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BLOOD  STAINS                                                         103

(1)   When a child is born in lawful wedlock, and the tusband denies
that he is the father of the child,

(2)   When a child is born out of lawful wedlock, and the mother accuses
a certain man of being the father of the child, while the man denies the

(3)   When  a woman pretends pregnancy and  delivery, and obtains a
child to pass it off as her own.

In such cases it cannot be said by the determination of the blood groups
of the parties concerned that a particular man is the father of a given child,
but it may be possible to affirm by a process of exclusion that he cannot be
the father of the child. The importance of this means of establishing non-
paternity is obvious and has its application, in suits of maintenance of illegiti-
mate children and in suits of nullity, alleged adultery and blackmailing.
The blood grouping tests have been accepted as evidence in the courts of
India, England and other European countries.

In June 1941, a case ^ where the maternity and paternity of a child were tinder
dispute in the criminal court at Mercara was decided for the first tirne in India entirely
on the results of the blood grouping test.

A case So is recorded where the petitioner sued for nullity on the ground, that his
wife was pregnant by another man at the time of marriage. In his evidence before the
Divorce Division Court he stated that he had cohabited with his wife once on June 15,
1940, before his marriage, that he married her in the following August, and that she
was delivered of a full-term female child on January 8, 1941. Dr. Roche Lynch gave
evidence that he had grouped the bloods of the husband, the wife and the child, and
had found that the husband belonged to group OM, the wife to group BM and the child
to group ABMN. As^a child can only inherit the group characters from one or other of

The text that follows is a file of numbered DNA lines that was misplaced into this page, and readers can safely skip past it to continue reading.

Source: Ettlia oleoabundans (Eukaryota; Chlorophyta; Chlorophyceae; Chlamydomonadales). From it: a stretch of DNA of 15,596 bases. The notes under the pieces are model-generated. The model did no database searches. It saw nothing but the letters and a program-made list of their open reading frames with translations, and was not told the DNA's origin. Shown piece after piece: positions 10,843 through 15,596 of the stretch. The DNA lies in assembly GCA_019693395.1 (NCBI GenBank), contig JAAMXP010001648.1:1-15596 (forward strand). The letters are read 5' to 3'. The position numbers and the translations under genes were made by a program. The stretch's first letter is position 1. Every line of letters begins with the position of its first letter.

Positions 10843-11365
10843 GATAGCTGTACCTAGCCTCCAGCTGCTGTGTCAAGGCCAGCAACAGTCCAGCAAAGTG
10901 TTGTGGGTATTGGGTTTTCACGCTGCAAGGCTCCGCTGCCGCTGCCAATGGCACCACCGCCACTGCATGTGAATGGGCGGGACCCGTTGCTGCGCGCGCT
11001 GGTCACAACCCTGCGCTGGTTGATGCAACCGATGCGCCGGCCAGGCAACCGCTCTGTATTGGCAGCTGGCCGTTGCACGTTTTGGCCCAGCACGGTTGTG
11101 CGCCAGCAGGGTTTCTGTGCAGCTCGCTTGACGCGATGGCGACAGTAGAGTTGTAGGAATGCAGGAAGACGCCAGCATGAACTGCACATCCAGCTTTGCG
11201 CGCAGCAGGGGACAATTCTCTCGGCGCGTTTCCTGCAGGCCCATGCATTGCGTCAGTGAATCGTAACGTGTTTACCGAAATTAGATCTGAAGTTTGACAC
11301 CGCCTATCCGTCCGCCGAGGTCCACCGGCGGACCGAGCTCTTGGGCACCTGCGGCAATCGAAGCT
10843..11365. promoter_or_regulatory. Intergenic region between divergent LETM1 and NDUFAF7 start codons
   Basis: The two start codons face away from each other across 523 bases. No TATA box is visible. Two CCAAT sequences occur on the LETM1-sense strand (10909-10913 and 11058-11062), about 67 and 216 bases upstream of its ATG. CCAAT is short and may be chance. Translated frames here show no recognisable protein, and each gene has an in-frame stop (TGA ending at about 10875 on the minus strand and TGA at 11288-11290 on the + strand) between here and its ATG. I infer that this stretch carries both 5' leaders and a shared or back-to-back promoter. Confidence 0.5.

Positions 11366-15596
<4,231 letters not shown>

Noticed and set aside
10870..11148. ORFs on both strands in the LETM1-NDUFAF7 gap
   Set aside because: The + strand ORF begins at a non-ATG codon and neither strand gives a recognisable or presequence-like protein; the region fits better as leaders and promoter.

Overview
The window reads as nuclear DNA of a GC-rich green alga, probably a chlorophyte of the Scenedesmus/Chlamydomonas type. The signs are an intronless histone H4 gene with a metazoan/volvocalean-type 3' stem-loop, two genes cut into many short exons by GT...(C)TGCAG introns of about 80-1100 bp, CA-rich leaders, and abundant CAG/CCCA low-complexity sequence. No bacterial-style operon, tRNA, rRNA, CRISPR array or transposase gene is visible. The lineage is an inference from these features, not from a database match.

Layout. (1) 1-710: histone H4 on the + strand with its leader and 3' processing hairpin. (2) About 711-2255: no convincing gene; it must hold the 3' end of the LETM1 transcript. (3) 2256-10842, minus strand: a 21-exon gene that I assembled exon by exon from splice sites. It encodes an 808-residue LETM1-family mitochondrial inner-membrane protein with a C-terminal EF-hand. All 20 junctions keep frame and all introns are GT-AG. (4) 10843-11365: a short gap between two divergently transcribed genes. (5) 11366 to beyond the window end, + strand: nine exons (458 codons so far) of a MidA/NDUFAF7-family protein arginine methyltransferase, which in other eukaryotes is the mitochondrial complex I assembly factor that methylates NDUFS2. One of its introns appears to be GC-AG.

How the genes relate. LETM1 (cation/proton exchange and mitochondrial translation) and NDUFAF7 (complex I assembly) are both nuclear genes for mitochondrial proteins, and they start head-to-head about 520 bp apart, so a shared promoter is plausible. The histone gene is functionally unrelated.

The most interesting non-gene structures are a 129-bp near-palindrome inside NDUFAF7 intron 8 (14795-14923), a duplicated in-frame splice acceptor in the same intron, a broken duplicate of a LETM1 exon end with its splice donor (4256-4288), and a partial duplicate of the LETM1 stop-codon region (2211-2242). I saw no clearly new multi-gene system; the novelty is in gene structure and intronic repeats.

its parents this child's A and N characters must have come from another man. The
Judge pronounced a decree of nullity, as the evidence proved conclusively that the
husband was not the father of the child.

On the other hand, in a case 3G of summons by a wife against her hus-
band for maintenance heard in the South-West London Police Court, where
the wife's blood group was AM, the husband's blood group OM and the
baby's AMN, it was apparent that the N character of the blood type must
have come from another man, but the Judge did not depend upon the evi-
dence of the blood and ordered that the husband had to maintain the wife
and the baby.

In certain cases of disputed maternity, where the same child is claimed
by two women or two children in a maternity home or hospital are inter-
changed by accident or substituted by design, it may be possible to solve
the difficult situation by determining the blood groups of parents and
children. For example, if the father and mother belonged to group O, and
the two children in question belonged to groups O and A respectively, the
child of group O must be the offspring of the two parents under

Grouping of Blood Stains.—About 150 mg. of the blood-stained material
or about 75 mg. (about 1-1/6 grains) of dried blood and control free from
the stain should always be available for applying the grouping test to blood
stains. When a comparison is to be made between the groups, both the blood-
stained materials should be adequate in quantity.38 The determination of
the group of a blood stain is more difficult than that of a fresh blood, and
success depends to a certain extent upon the age of the blood stain, upon
putrefaction and upon chemical changes.

34.   G. P. Charleswood, Ind. Med. Gaz.s Aug. 1941, p. 482.

35.   Lancet, May 9, 1942, Vol. I, p. 570.

36.   Brit. Med. Jour., Jan. 22, 1944, Vol. I, p. 134.

37.   Snyder, Blood Grottpinp, Its relation to clinical and legal medicine, 1929, p. 89.

38.   Instructions  from the Imperial 'Serologist to the  Chem. Examiner, Beng.   (vide
his letters Nos. 3811/S, dated 28-8-36 and 3870/S, dated 7-12-37),